ETEC 511 – Truth and Reconciliation

The project brief was to find a document and explore how it portrays indigenous and First Nations peoples – and while it might have been easy to pick something historical, where you would judge the historical figure outside of the time, I thought that I would take on something from my lifetime.

The document I chose: People of Native Ancestry, A Resource Guide for the Primary and Junior Divisions (students).

I chose this document for a few reasons. One key reason being that it is a document from my lifetime and I certainly would have experienced the suggestions of this document from 1975 in my early elementary schooling experience (I started kindergarten in 1978). I am curious to understand the thinking of how teachers would have been instructed to teach about indigenous peoples during the time, and how my experience and admittedly limited understanding of the local Six Nations people growing up might have been reflected in this document. I really do not recall any of the lessons, or even if they were delivered.

This document serves two purposes. One, to help teachers understand and teach people with Indigenous ancestry and two, to teach “[a]s all Ontario children grow in their knowledge of native peoples, both native and non-native people will benefit. Tolerance in a multi-cultural society is built upon active participation in the process of learning about cultures other than one’s own.” (p. 8).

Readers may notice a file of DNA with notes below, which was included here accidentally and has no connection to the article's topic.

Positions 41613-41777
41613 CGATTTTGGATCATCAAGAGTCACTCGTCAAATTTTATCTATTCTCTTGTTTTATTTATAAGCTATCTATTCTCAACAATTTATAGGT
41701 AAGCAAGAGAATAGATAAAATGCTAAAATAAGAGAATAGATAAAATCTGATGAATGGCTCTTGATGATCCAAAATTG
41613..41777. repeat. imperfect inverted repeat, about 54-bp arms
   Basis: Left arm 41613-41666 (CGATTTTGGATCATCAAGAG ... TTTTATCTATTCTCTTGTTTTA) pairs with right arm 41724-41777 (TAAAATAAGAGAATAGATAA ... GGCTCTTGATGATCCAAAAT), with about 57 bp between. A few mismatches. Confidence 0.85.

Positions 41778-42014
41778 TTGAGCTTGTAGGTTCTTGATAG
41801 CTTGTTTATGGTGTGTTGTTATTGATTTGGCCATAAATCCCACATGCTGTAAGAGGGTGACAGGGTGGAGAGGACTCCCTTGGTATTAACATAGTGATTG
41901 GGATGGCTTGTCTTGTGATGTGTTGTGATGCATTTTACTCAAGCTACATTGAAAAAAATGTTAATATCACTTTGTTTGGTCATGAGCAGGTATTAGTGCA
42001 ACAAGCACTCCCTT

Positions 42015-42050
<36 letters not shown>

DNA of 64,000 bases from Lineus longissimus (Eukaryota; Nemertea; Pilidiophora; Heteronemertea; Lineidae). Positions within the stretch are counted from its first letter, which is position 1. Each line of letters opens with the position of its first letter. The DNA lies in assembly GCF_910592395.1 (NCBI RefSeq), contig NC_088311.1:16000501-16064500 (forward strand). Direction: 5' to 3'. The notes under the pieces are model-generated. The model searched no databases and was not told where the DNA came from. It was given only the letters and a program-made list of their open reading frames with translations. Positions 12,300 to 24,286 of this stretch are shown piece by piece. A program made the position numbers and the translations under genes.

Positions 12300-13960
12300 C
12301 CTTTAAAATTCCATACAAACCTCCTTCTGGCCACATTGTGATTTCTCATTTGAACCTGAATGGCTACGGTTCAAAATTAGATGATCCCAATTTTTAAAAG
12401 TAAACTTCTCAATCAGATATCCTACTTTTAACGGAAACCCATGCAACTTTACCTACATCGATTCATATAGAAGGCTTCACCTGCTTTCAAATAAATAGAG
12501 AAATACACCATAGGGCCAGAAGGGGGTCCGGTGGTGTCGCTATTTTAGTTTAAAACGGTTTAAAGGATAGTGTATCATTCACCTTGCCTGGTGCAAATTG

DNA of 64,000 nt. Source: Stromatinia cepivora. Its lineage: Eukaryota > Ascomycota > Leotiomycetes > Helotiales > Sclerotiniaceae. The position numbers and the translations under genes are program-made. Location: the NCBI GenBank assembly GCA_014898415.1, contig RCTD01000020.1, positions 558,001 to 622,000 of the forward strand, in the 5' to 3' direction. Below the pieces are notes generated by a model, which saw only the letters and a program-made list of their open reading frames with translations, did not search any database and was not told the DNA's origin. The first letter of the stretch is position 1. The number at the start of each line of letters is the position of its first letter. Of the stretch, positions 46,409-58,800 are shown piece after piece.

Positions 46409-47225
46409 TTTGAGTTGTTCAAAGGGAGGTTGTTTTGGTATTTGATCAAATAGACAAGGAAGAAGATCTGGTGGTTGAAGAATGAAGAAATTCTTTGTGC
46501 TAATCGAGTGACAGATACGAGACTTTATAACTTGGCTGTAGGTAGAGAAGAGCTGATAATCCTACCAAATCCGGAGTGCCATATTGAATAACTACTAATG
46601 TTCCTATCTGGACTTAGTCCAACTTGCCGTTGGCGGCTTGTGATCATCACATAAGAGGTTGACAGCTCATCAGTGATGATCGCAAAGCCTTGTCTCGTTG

In searching the document the following terms were used to describe indigenous people(s):

IndianIndigenousAboriginalFirst NationsNativeNon-Native
619411

Specific Nation Mentions:

Cree: 9

Mohawk: 6

Ojibwe: 10

Algonquin: 1

One strong theme that arose throughout the writing is the othering of indigenous peoples. They were to be recognized as distinct, but the text treats indigenous people as if there was little to no history between indigenous and white people (outside of the foreward by Chief Dan George of the Burrard Indian Reserve, and the Appendix A, which spans 2 and a half pages -with a paragraph of veritable whitewashing of residential schools, which likely some parents might have experienced). How can one attempt to integrate into a “multi-cultural” society without at least a deeper understanding of history, and the injustice of the history which had been happening for (at that time) hundreds of years, is in modern context, unthinkable.